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Storytelling Science

Date: 28-Aug-2004/16:54+3:00


Characters: (none)

Everyone who has had a fantasy or has lived in a fantasy world can attest to it having many wonderful characteristics. Someone with a good imagination can pretend they are jumping off a cliff and feel like they are actually falling! Or they could vividly conjure things like smells and tastes...and go through the full sensory process of making imaginary coffee using an imaginary machine. Scientists can even measure the "psychosomatic" effects on a daydreamer's body and see that they are physically reacting just as if the experiences were real.
This gives strong evidence that in principle, the tenet of the meditiative new-agers that "your mind can go anywhere and do anything it wants" is true. Yet most people who become obsessed with this tautology don't have any real sophistication--they end up sounding like teenage stoners walking in a room with a blank piece of paper and a pen. "Isn't it profound, I could draw anything I wanted!!!" This will seem profound indeed to someone who has been sitting with a typewriter and spending weeks fretting over the fact that there's no umlaut on the keyboard. However, an artist will roll their eyes at you and say: "great, but if you can draw anything you want, let's see you draw like M.C. Escher."
The worlds you create and interact with in your imagination can't deviate too far from your existing body of knowledge and skill without falling apart. If you really love the idea of interstellar travel, you'd be disappointed if the engine room on your make-believe starship contained only a big cardboard box with "ENGINE" written on the side. You'd like to be surprised by some of the sights and sounds of warp drive, and be able to ask the engineering team: "what does THIS button do?" and get a cohesive answer.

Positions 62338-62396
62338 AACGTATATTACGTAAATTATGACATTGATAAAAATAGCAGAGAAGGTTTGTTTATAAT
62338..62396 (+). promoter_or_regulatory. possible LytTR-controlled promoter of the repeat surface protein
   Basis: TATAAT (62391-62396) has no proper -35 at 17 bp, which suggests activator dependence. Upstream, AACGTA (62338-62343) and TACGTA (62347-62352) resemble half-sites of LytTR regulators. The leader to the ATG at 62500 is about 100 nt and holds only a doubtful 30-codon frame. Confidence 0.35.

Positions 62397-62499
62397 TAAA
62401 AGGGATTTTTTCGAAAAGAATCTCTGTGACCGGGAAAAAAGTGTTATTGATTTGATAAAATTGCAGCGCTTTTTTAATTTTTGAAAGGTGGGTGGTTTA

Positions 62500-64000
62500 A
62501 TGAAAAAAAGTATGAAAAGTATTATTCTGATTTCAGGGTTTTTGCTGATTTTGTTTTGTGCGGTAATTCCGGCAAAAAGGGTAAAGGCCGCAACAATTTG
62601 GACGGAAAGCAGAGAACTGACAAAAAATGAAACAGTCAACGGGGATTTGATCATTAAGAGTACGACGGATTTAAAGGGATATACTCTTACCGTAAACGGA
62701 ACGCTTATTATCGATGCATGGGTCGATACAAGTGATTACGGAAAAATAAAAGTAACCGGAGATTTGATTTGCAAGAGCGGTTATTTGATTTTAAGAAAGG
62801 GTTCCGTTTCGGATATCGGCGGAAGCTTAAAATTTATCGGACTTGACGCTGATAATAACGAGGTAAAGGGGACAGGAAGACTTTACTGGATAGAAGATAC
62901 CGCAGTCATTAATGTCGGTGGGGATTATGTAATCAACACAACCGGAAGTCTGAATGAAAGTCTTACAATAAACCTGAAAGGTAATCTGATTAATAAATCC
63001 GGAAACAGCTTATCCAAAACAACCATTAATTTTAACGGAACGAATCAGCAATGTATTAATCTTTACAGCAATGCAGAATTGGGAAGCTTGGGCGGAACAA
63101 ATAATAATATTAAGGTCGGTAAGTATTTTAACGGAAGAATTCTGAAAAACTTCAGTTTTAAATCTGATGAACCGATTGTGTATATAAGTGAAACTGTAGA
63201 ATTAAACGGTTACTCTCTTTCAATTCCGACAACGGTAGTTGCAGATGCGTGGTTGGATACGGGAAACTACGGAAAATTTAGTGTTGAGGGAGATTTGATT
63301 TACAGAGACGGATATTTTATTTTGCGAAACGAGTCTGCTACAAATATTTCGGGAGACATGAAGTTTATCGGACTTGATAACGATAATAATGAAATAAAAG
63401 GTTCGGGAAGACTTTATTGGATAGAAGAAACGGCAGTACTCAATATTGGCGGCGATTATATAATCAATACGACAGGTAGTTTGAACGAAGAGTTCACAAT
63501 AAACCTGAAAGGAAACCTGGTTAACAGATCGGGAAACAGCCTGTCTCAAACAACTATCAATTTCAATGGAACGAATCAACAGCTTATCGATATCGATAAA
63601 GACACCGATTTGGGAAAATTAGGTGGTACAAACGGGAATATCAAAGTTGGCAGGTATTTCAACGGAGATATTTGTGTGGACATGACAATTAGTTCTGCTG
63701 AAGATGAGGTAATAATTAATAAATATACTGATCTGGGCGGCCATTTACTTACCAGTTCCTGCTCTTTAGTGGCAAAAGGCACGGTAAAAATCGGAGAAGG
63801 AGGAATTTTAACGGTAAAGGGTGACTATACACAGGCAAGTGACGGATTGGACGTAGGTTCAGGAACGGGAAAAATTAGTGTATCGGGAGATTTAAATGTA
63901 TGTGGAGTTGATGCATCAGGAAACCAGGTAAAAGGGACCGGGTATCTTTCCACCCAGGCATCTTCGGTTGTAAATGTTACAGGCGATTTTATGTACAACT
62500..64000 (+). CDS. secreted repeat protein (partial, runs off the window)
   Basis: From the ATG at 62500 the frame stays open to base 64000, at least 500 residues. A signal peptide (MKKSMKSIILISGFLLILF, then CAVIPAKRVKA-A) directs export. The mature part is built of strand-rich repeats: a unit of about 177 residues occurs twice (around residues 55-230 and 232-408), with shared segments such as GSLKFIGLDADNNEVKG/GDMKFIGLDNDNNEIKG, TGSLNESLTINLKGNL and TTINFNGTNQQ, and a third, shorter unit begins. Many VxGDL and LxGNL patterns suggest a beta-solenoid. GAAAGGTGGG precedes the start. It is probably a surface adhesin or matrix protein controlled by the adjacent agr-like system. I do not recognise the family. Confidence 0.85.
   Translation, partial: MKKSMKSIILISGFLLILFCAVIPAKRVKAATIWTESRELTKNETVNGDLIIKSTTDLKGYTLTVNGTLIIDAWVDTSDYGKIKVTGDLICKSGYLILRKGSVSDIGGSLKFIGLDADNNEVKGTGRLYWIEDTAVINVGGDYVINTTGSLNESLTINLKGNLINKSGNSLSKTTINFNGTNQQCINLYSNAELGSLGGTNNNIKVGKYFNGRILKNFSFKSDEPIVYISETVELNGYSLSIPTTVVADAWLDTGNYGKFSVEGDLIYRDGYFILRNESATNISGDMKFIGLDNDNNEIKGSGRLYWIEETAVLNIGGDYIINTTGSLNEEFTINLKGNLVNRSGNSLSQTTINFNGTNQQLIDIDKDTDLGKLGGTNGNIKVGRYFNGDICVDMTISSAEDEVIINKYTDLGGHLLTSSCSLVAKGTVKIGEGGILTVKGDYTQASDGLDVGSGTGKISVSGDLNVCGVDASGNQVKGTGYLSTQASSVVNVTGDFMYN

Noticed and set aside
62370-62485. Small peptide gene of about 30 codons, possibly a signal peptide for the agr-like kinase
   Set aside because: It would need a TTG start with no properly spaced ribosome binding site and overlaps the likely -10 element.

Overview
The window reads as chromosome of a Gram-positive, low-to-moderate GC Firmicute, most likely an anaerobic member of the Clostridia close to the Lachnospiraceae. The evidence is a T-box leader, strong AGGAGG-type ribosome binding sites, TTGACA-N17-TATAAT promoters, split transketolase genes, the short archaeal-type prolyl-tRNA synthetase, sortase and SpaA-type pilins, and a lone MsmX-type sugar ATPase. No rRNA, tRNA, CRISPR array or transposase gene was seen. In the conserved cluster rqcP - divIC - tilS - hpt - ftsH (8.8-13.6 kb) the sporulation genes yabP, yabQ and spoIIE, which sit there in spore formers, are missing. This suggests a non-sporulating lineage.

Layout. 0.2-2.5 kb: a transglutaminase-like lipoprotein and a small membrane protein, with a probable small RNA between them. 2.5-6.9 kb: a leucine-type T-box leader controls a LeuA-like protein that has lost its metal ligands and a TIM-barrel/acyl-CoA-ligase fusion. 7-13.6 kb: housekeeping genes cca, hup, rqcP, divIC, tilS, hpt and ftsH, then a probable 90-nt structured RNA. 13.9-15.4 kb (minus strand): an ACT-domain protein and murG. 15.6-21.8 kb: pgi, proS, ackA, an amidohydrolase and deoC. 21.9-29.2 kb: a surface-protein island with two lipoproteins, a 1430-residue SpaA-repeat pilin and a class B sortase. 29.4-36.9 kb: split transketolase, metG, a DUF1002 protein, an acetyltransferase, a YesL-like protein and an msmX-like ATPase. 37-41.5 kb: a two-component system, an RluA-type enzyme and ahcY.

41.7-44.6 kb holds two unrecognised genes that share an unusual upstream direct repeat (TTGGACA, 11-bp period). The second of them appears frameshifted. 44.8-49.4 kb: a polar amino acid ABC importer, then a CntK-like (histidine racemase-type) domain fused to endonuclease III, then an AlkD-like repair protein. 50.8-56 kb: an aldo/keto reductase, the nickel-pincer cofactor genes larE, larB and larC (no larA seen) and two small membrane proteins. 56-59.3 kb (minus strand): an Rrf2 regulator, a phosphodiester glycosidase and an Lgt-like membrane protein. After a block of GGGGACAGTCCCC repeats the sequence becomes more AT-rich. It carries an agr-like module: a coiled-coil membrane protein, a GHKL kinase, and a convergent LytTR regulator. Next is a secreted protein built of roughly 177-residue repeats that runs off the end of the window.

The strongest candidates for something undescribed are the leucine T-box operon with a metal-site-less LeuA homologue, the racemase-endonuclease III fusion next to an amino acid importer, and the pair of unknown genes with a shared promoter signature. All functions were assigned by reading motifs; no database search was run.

Thus, without a degree in starship science, you aren't going to be able to get that education from your own mind...not without inventing it all yourself. The freedom of complete creative control comes with all the burdens of complete control: you have to write all the dialogue for the characters and invent every detail of that world. Some have suggested that if an omniscient all-knowing God exists, he would face this daunting proposition. It would probably be torture to be forced to invent all of your own entertainment in complete isolation.
So we should consider ourselves quite lucky! We are not trapped alone in some kind of cosmic empty room with nothing but a Sharpie and an infinite roll of paper (or to the extent that we are, we've long since abstracted ourselves away from that concept). Instead, we can read science-fiction stories we did not write...watch shows like Star Trek that we didn't produce...or go for tours of spacecraft we did not build. This is because we live in a shared world, where we have many senses and means of exchanging information with other minds.
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copy write %C:/0304-1020 {Met^(00C6)ducation}

The accounts written here are as true as I can manage. While the words are my own, they are not independent creative works of fiction —in any intentional way. Thus I do not consider the material to be protected by anything, other than that you'd have to be crazy to want to try and use it for genuine purposes (much less disingenuous ones!) But who's to say?